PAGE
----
About our College

A founding college of the University, we have a long tradition of excellence in teaching, research and engagement programs that benefit the health and economic vitality of Nevada. We offer programs in:

  • agriculture, horticulture, rangeland and veterinary sciences
  • biochemistry and molecular biology
  • children, youth and families
  • community and economic development
  • health and nutrition
  • natural resources and environmental science

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New assistant dean of administration provides support for leadership

Katie Jameson joins the College

Hannah Alfaro

Katie Jameson.
Assistant Dean of Administration Katie Jameson will provide key support to the College and its units.

The College has welcomed Katie Jameson as the new assistant dean of administration. Jameson will be responsible for providing administrative, analytical and strategic support to the dean, associate deans and directors.

She will oversee finance, budget, staffing and strategic planning for the College’s four academic departments and its Extension, Experiment Station and Extended Studies units. While her role encompasses many key functions of administration, she hopes to also spend time on strategic planning, streamlining processes, exploring funding opportunities such as grants, and increasing other revenue sources for the College.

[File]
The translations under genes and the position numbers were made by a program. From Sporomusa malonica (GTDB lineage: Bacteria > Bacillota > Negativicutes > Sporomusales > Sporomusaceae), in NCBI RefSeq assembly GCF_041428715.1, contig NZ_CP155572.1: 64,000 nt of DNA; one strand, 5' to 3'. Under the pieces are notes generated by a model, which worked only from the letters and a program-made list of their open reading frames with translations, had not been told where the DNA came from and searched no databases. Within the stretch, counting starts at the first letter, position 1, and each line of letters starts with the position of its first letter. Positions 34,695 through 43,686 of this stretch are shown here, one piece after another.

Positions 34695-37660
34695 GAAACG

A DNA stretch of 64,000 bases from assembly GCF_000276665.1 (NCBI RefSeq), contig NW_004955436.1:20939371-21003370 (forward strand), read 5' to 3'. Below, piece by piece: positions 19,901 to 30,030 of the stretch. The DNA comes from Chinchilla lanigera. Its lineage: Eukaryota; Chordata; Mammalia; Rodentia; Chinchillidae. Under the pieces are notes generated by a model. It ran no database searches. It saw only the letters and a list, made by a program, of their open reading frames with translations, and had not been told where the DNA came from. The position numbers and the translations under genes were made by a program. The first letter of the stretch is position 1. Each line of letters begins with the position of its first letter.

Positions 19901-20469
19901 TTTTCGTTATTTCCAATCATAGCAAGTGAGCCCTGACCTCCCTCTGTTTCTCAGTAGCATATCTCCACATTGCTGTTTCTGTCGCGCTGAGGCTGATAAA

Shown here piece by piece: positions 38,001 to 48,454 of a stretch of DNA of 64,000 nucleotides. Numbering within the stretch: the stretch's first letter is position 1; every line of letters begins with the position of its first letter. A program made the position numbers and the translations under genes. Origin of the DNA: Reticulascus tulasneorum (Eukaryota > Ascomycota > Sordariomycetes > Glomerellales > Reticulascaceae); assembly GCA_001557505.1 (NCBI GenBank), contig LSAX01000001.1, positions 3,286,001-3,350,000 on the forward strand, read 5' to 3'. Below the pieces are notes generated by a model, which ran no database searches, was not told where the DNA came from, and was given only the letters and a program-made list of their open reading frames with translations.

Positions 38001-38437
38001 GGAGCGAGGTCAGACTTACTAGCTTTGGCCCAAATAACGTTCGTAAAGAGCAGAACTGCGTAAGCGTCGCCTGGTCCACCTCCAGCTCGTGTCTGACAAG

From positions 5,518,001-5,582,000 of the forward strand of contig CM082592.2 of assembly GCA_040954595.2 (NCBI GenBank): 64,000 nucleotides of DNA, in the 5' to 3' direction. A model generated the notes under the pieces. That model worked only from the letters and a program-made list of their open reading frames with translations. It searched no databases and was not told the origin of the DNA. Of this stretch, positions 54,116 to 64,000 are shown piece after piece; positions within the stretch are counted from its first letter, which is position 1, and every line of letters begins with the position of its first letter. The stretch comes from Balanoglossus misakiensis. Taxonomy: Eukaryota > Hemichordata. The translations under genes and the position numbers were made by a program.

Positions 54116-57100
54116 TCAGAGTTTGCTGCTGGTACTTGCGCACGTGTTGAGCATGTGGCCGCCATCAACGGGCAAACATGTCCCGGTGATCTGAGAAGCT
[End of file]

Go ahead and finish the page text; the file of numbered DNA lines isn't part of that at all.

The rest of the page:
Jameson attended the University and graduated with a Bachelor of General Studies, with an emphasis in accounting and business management. She also completed the State of Nevada Certified Public Manager Program. She brings over 20 years of experience in working with government services and fiscal oversite and policy.